Mai Qamro mosque, which is located in a small village of Bagh Joghian in Islamabad, is a great specimen of Gakhar architecture which seems to have been built in the early sixteenth century. The mosque resembles the Lodhi-period mosques in Delhi. Mai Qamro mosque is built in a rectangular plan and crowned with three squat domes. The southern dome of the mosque has caved in whereas two others are in a fairly good condition. It is noted for three-arched entrances. The central entrance is flanked by two recessed arches that lend beauty to the façade of the structure. Above the arched entrance, one finds beautiful cut-brick ornamentation. Such embellishment cannot be found in the entire Pothohar region. The dressed stone has been used to construct the mosque. Formerly, it was lime-plastered, the traces of which are still visible on the façade of the mosque. The mosque of Mai Qamro was the prototype for all other mosques in the Pothohar region. Barring the Giri mosque at Taxila, all other mosques were influenced by Mai Qamro mosque. Three-domed mosque in Rawat Fort believed to have been built by Sultan Sarang Khan Gakhar is also a real prototype of the mosque of Mai Qamro. The inspiration was taken from the mosque of Mai Qamro while building the mosque of Sultan Sarang Khan Gakhar.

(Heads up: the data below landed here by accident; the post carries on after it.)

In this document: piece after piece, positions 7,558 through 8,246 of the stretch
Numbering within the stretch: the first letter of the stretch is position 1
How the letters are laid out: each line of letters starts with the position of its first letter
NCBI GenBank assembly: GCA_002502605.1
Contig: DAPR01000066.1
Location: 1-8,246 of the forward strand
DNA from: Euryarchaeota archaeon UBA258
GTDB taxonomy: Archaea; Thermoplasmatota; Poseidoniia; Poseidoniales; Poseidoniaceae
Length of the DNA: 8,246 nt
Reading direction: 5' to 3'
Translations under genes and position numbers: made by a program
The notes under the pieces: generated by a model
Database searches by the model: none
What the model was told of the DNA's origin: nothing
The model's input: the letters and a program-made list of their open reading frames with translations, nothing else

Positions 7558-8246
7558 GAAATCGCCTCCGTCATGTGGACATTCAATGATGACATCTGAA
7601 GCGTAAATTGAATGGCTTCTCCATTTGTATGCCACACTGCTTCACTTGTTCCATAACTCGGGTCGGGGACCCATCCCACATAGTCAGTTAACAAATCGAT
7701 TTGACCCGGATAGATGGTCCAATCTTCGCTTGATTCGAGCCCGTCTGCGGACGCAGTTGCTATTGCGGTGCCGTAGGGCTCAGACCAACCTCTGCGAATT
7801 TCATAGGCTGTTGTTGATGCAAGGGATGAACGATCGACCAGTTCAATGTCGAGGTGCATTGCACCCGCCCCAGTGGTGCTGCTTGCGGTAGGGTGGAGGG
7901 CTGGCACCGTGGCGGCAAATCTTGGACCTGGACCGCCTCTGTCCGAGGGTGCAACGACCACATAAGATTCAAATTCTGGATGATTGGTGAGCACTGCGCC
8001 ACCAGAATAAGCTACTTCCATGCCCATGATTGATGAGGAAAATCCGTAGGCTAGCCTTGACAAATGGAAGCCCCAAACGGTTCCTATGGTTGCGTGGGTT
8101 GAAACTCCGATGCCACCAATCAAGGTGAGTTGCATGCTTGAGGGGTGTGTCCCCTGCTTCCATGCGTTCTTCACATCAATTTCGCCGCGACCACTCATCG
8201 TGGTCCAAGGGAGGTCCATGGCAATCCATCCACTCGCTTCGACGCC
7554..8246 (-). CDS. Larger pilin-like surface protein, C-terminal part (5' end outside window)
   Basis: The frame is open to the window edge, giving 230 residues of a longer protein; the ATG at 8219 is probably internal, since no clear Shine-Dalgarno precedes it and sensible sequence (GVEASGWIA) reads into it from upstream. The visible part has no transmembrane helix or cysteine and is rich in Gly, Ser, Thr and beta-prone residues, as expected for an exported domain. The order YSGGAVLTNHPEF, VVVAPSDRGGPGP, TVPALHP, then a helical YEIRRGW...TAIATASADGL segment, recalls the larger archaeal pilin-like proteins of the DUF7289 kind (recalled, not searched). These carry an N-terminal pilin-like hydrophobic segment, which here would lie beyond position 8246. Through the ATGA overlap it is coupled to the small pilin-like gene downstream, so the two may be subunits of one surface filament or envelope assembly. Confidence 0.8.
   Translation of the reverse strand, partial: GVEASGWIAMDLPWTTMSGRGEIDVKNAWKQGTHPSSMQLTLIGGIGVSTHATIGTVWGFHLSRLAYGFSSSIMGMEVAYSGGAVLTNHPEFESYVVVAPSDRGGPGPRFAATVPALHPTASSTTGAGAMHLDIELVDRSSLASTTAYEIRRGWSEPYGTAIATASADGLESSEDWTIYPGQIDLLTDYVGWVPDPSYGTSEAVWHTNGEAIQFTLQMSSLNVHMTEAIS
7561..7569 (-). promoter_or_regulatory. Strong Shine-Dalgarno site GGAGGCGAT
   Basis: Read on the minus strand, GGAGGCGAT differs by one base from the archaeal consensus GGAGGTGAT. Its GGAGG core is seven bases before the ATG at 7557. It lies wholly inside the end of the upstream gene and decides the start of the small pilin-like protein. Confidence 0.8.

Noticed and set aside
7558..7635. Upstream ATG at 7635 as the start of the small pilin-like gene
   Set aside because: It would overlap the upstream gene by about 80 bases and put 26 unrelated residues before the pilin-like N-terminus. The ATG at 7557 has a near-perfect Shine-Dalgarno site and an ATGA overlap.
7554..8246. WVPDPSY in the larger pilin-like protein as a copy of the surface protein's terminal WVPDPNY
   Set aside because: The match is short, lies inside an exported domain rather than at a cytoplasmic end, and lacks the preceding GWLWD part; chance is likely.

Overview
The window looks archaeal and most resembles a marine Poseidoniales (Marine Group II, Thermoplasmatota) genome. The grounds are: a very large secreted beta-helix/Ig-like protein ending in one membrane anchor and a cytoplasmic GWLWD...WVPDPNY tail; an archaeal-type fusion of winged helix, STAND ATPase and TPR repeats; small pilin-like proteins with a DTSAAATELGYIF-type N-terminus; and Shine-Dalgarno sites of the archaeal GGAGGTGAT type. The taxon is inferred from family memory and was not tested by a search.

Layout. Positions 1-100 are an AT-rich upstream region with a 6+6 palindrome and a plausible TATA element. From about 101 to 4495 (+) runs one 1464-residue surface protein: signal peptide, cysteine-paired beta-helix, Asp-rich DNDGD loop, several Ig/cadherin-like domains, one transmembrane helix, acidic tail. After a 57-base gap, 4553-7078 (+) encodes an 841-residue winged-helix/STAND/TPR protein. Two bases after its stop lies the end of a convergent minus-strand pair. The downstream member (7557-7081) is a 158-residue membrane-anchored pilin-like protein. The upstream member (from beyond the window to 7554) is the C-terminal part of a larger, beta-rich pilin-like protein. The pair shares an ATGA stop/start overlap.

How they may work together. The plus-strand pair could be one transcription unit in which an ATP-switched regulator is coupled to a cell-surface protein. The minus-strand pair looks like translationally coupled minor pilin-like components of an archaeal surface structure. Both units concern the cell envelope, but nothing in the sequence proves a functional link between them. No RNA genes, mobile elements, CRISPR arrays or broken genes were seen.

Sarai Kharbuza, Kuri and Rohtas mosques are also historic mosques which are noted for their embellishments.
Like other districts in Pothohar, Chakwal is also home to a large number of historic mosques. Some of the stone-built mosques are located in different villages of Chakwal district, of which those in Muna, Siral, Fim Kassar, Minwal and Kot Iqbal villages are quite prominent. The distinctive features of these mosques are mural paintings and woodwork which reflect the aesthetics of the builders and the craftsmanship of the artisans of Pothohar. The Jamia mosque of Muna village, which now lies in a crumbling condition, is noted for floral designs and woodwork. Ornately carved wooden doors and mural paintings are distinctive features of the Muna Jamia mosque. The façade of the Muna Jamia mosque is engraved with attractive floral designs. As such, all the mosques of Siral, Fim Kassar, Minwal, Muna and Kot Iqbal are stone-built structures whose façades are tastefully decorated. The artisans appear to have spent considerable energy and time in making the floral and geometric designs of the façades of the mosques of Chakwal. Similar stone-built structures are found in Padhri village in Domeli tehsil of Jhelum. Pindi Gheb and Jand tehsils of Attock district have also some stone-built mosques which are famous for stone carvings, woodwork and mural paintings. The mosques of Makhad Sharif in Jand tehsil are also noted for beautiful wood carvings.